Of the 18 coal blocks identified, mining operations are being carried out in two blocks – Parsa East and Kete Basan (PEKB), and Chotia. Proposals for mining four other coal blocks are underway at both State and Central levels.
India is emerging as a global champion for climate action. Nationally, however, despite adding dramatic capacity for solar and wind energy, we have not been able to make the determined mindshift away from investing in new fossil fuels, including coal mining capacities.
Coal mining in Hasdeo Arand will, for instance, fragment one of the last remaining contiguous forest patches in India, damage biodiversity, violate forest rights and increase human-wildlife conflict. Well-protected forests are diehard economic infrastructures that harvest and supply water, sequester carbon, prevent air pollution, mitigate floods and droughts, fill aquifers, purify river water and greatly reduce human-animal conflicts.
At a time when the global financial system is moving away from coal, it is vital to take a long-term view on protecting India’s natural capital, by preventing the public sector, including banks, from pumping money into financially risky investments. Expanding fossil fuel capacities will end up creating stranded assets. In the case of coal, when externalities including forest loss, land, air and water pollution are factored in, the investment becomes uncompetitive, particularly in light of the deflationary trends we see in the renewable energy sector.
The need of the hour is statesmanship and farsighted planning that is built on the understanding that we cannot develop as a nation unless our natural capital base is secure.

What Needs to be Done
First: Immediately stop the process of further land acquisition for coal mining and auctioning of mining rights in the forest region of Hasdeo Arand and declare the entire region as an elephant reserve.
Second: Restore landscapes damaged by faulty coal mining and make communities living next to our most productive nature reserves and ecosystems the primary beneficiaries of biodiversity regeneration.
Third: Create large-scale jobs and livelihood opportunities geared to regenerate our forests, lakes, wetlands and riverine ecosystems that sustain the quality of our air, nourish soils, produce fresh water, regulate climate and create conditions that enhance climate resilience by moderating the impact of floods and droughts.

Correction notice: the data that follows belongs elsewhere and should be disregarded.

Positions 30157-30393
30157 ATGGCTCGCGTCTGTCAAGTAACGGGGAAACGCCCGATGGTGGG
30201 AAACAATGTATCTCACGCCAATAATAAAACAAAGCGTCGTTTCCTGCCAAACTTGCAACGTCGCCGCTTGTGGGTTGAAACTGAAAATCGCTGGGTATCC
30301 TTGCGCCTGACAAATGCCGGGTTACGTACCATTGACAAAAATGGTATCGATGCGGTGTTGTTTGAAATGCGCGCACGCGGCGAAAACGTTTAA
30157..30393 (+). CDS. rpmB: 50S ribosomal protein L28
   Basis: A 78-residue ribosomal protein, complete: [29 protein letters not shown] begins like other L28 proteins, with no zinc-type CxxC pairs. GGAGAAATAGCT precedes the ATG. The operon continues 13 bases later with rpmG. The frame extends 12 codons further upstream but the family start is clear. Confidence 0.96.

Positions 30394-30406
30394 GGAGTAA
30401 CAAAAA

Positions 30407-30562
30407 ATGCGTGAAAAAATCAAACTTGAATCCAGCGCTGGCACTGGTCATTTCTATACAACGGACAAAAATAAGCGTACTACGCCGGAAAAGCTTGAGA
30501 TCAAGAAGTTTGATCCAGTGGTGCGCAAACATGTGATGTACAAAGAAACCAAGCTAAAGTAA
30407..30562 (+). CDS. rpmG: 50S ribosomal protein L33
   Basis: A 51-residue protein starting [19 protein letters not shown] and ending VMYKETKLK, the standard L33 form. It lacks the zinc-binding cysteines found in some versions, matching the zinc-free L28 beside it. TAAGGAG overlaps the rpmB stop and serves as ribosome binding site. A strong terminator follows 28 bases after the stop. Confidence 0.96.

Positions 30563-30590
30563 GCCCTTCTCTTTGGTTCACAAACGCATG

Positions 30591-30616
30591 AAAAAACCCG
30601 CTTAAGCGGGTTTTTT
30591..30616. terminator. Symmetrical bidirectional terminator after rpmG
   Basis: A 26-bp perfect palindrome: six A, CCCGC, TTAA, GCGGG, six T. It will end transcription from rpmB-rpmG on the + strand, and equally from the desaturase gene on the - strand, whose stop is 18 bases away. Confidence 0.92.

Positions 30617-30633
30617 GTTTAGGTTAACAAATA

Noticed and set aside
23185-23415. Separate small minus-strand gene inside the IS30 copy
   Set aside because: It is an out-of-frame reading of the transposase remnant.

First published in: Sanctuary Asia,Cover Story December Sanctuary Asia Part IV of VI, December 2019

Thursday, October 10, 2019

Climate Change | Sorry Greta Thunberg, the world is not ready to tackle the climate crisis



The much-hyped United Nations Climate Action Summit in New York on September 23, starring UN Secretary-General Antonio Guterres, teen climate activist Greta Thunberg, and millions of children from around the world rallying for urgent and enhanced climate action, delivered near to nothing.
In 2015, governments pledged in the Paris Agreement to attempt to keep global warming since pre-industrial times to 1.5 degrees Celsius. This requires achieving net-zero global emissions by 2050. Science shows that phasing out coal, the most polluting fossil fuel, is essential to achieving that goal. This year, Guterres asked world leaders to come to the UN with concrete plans to cut emissions to net-zero.
Instead, rich countries and large emitters such as the United States, Australia, Saudi Arabia, and Brazil brazenly ignored Guterres’ call and skipped the summit, while others practically came empty-handed to the table. Chinese President Xi Jinping’, leader of the world’s largest emitting country, sent his envoy Wang Yi with nothing but a promise to meet its Paris pledge.